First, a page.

“Faith Changes Its Object, It Does Not Die”04-08-2021
In Democracy in America Alexis de Tocqueville argues that the American brand of religion—strong on morality while permissive on rituals and dogma—is deeply important to liberal democracy. While democracy secures and fosters political and civil liberties, religion nurtures a “civic religion” that privileges moral consensus over dogmatism. When religion eschews the dogmatic command that each adore the one true god and embraces, instead, the civil religious ideal that each profess a religion whatever it may be, religious belief provides a common core of moral belief even amongst a plurality of faiths and sects. Because religions shield each of us from the our excessive individual wants and desires, religious belief “imposes a salutary yoke on the intellect.” Religion also offers hope and rejects apathy and subservience. This is because religion inspires one to aim for the beyond and raises our souls toward the superior regions of good, truth, and justice. Especially in a nation governed by the ideals of equality, religion is important because it focuses reverence on what is best. Religion therefore counters the democratic inclination to material well-being.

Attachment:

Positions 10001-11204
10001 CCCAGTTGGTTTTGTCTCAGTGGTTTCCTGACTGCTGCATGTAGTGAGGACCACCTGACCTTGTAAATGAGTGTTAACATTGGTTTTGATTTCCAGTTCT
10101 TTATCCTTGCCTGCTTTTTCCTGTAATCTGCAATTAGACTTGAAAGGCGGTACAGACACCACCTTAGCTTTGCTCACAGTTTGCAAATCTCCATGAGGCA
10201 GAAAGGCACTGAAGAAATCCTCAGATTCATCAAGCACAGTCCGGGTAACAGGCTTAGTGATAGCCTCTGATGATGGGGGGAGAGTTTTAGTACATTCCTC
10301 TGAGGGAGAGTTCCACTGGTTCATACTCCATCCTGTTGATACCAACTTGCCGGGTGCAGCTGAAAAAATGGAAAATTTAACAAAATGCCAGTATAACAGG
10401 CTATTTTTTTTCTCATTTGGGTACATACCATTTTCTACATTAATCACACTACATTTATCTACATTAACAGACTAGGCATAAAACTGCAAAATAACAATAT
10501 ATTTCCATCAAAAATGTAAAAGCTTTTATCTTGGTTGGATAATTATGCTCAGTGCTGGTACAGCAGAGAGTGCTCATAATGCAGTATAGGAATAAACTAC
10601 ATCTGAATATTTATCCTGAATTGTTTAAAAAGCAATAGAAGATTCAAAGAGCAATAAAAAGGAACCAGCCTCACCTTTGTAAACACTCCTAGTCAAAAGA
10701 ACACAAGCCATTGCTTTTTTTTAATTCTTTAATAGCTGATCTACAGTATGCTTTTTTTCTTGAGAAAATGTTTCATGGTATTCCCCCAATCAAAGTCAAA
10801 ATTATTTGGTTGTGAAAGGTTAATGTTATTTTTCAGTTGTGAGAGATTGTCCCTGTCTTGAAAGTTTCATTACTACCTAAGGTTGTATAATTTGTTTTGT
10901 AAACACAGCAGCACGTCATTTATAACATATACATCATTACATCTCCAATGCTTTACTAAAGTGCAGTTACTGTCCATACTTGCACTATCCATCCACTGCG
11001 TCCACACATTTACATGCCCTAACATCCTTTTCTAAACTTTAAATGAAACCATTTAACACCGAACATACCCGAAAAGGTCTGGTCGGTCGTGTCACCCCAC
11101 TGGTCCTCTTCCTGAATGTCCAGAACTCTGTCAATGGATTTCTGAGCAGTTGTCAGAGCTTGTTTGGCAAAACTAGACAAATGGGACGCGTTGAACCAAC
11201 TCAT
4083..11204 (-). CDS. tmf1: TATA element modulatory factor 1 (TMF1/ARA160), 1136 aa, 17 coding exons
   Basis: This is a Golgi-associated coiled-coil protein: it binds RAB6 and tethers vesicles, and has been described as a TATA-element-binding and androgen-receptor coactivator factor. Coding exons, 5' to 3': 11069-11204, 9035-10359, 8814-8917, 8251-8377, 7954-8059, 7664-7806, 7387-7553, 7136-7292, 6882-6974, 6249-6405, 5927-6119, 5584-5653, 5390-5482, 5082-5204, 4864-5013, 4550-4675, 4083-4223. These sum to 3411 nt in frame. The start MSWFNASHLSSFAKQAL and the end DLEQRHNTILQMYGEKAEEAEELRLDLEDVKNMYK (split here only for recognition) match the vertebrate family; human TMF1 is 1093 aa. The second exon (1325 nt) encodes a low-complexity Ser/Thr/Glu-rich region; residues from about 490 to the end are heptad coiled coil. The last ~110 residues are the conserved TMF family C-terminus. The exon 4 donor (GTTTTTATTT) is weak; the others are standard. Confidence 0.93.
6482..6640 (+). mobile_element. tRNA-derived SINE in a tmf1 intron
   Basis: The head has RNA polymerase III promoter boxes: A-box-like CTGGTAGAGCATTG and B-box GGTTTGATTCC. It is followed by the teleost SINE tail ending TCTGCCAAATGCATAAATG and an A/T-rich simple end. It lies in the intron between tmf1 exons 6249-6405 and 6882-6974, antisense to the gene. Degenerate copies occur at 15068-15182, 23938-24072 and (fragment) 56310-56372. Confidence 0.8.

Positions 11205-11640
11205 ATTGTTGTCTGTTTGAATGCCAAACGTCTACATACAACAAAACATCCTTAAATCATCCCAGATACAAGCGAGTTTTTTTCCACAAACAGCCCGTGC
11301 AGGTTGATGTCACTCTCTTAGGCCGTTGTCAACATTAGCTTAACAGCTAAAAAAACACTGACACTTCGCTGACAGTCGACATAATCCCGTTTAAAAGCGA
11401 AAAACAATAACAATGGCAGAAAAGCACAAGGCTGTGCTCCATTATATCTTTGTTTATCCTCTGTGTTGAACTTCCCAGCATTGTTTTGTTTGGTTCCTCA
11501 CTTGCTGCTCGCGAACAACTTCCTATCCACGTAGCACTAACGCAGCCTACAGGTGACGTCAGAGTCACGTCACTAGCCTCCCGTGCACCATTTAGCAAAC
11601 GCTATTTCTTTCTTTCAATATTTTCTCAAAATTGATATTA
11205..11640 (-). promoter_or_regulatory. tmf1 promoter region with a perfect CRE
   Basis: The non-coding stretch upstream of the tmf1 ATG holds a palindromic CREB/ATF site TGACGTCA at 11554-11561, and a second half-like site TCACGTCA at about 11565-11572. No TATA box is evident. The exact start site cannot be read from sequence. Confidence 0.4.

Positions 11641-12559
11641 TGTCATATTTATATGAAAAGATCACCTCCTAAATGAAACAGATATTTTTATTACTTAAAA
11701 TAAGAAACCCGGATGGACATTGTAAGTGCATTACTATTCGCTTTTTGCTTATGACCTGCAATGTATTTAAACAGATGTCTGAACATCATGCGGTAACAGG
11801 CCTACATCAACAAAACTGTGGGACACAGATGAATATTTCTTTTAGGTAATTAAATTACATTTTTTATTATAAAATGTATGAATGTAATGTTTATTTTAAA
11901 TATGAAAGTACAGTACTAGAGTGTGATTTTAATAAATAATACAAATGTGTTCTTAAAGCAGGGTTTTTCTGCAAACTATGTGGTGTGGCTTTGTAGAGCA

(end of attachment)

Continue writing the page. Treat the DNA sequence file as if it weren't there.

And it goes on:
Tocqueville attributed one reason for the success of American democracy to the fact that it was in America that religion “most preserved genuine powers over souls.” He understood that while in Europe “the spirit of religion and the spirit of freedom almost always move in contrary directions,” he saw that in the United States, religion and freedom “reigned together on the same soil.” Under this view, the long-standing religiosity of Americans—which continued to be rich and vigorous through the 20th century and especially in comparison to the irreligiosity of Europeans—has been an important ingredient in the American experience of democracy.
It is worth reflecting on the relationship between democracy, freedom, and religion in American given a new Gallup poll showing that membership in religious institutions has dropped below 50% in America for the first time in recent history. As Sarah Pullman Balley writes:
The proportion of Americans who consider themselves members of a church, synagogue or mosque has dropped below 50 percent, according to a poll from Gallup released Monday. It is the first time that has happened since Gallup first asked the question in 1937, when church membership was 73 percent.
In recent years, research data has shown a seismic shift in the U.S. population away from religious institutions and toward general disaffiliation, a trend that analysts say could have major implications for politics, business and how Americans group themselves. In 2020, 47 percent of Americans said they belonged to a church, synagogue or mosque. The polling firm also found that the number of people who said religion was very important to them has fallen to 48 percent, a new low point in the polling since 2000.
The insight that “Faith Changes its object, it does not die,” comes from Alexis de Tocqueville. The decline of traditional religious belief in the United States does not mean that people don’t fervently believe in faiths and dogmas. Indeed, the rise of intense political partisanship may well be a corollary of the decline in traditional religion.